Memories hidden from view that were here with me waiting to be uncovered and woven back into my story. Have I ever mentioned my Father was one hell of a cook?
To avoid any confusion this is MY Dad’s batter recipe. So if you’re a sibling it’s your Dad’s recipe. If you’re a child of mine (Guns & Roses…) this is your Grandfather’s batter on your Father’s side. If you’re my grandchild…
I’m learning more about my Box Project all the time. I’m not just capturing my own favorite recipes but also rediscovering family history too.
Rather than rewrite the recipe I simply posted a photo of the 3×5 index card. This prevents me from revising the recipe as I write. Because as I look at this recipe I can’t help but think beer not water and maybe heating up the oil before you start frying might be a good thing to do. Or the “half glass” measure? Trust me on this. I had to have asked Dad for the recipe then wrote it down verbatim.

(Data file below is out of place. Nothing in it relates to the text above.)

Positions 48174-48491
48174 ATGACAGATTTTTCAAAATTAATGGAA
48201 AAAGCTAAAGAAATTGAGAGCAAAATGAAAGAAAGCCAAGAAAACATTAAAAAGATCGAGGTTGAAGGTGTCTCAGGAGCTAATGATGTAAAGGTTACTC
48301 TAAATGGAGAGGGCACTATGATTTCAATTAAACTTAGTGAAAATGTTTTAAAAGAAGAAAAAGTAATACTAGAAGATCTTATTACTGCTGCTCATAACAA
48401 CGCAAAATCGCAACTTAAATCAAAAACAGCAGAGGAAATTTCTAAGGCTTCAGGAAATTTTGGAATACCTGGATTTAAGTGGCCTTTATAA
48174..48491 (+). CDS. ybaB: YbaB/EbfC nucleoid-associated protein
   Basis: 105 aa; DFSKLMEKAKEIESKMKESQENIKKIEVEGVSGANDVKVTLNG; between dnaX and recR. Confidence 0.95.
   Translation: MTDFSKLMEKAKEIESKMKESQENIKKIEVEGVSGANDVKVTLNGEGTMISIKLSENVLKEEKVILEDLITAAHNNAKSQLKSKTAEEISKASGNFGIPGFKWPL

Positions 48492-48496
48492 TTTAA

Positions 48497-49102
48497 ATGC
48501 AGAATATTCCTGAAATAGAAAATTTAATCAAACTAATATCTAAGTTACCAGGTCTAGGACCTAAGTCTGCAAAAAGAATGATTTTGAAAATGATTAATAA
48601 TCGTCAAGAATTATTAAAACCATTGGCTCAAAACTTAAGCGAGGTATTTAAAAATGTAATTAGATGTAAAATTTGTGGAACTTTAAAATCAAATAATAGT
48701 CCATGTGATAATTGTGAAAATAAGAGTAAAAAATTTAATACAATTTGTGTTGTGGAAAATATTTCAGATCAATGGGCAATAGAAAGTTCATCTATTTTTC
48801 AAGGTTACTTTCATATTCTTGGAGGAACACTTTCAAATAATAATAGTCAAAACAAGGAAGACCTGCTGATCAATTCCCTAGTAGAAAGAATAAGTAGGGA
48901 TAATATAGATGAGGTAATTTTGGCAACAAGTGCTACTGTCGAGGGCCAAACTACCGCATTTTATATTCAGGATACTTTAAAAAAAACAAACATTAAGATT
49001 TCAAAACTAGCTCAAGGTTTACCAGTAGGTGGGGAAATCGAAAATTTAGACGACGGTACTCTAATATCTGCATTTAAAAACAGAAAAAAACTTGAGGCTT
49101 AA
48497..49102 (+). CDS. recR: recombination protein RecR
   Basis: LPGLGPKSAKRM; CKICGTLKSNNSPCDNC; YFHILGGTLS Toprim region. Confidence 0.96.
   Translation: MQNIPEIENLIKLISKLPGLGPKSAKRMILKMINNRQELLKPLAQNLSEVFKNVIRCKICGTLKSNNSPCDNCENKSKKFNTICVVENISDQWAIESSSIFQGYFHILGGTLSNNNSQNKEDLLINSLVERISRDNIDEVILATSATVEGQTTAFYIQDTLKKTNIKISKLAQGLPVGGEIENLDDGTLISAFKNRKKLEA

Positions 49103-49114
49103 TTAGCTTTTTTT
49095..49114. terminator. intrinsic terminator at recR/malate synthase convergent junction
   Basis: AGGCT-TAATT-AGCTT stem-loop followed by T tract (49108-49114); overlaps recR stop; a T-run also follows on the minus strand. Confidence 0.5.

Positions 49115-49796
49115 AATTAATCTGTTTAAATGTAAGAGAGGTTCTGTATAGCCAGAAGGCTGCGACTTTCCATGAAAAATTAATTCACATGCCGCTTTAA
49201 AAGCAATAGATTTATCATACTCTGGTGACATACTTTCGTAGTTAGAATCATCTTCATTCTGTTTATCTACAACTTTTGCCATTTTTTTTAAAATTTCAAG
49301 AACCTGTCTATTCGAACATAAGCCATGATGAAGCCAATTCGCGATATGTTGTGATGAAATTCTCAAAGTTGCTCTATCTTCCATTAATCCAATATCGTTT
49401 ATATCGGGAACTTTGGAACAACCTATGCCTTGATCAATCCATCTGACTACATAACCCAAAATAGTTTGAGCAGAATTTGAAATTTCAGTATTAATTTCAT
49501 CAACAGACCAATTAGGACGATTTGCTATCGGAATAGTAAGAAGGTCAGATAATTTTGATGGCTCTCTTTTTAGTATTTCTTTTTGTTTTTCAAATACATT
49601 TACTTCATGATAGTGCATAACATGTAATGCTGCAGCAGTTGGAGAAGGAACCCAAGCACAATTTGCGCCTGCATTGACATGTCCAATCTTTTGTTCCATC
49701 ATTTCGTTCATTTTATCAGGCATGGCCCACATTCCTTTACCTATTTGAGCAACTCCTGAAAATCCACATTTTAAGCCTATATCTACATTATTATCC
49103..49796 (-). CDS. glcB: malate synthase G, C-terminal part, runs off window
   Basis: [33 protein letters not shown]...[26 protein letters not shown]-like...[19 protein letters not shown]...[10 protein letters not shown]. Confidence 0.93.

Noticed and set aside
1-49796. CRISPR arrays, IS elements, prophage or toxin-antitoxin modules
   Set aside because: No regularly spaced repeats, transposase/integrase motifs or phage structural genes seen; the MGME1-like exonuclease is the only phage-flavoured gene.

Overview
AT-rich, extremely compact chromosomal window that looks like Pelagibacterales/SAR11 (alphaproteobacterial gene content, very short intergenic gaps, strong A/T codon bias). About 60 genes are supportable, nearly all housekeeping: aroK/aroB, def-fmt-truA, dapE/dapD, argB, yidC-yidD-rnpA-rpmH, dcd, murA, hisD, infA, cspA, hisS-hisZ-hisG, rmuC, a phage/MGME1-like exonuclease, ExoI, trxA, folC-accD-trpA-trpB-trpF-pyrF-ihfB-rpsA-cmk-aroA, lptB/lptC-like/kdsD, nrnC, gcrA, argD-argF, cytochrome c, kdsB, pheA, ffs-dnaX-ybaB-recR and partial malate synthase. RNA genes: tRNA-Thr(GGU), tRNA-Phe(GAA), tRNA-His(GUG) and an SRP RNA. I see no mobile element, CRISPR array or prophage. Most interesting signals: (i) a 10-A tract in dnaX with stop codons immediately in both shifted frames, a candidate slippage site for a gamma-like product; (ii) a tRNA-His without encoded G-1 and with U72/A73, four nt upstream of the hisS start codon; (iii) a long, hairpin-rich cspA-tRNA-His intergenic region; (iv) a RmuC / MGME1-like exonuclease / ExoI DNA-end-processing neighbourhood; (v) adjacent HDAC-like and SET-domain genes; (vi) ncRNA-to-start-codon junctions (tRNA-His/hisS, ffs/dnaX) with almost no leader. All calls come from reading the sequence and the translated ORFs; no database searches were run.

I’ve not deep fried anything at home in decades. Not even sure anyone in the family besides my oldest grandchild would enjoy a piece of batter fried chicken. Well, maybe he would.
When friends get together for food and drink, the conversation sometimes gets a bit quirky. It was a small get together of six and somehow the conversation turned to dip.
“What’s in that cheese dip you guys made once. It was awesome.”
“We didn’t have any dip tonight. What are you talking about?”
“I had it one of the other times we were together. It had cheese in it.”
Now that was helpful.
“What else was in it? What kind of cheese? What did it taste like? What kind of chips were served? Can you remember anything else about the dip?”
Imagine six people trying to figure out which cheese dip recipe it was based upon a single clue: cheese. Then the quirky one who started the whole quirky conversation said,
“It also had chilies in it.”
“Oh, you must be referring to Nicky’s Cheese Dip.”
To The Box. I found an email dated January 10, 2010 from one to all of us in the group. There it was and here it is.
2 eight ounce packages of Philadelphia cream cheese
1 cup mayonnaise
1 four-ounce can of chopped green chilies, drained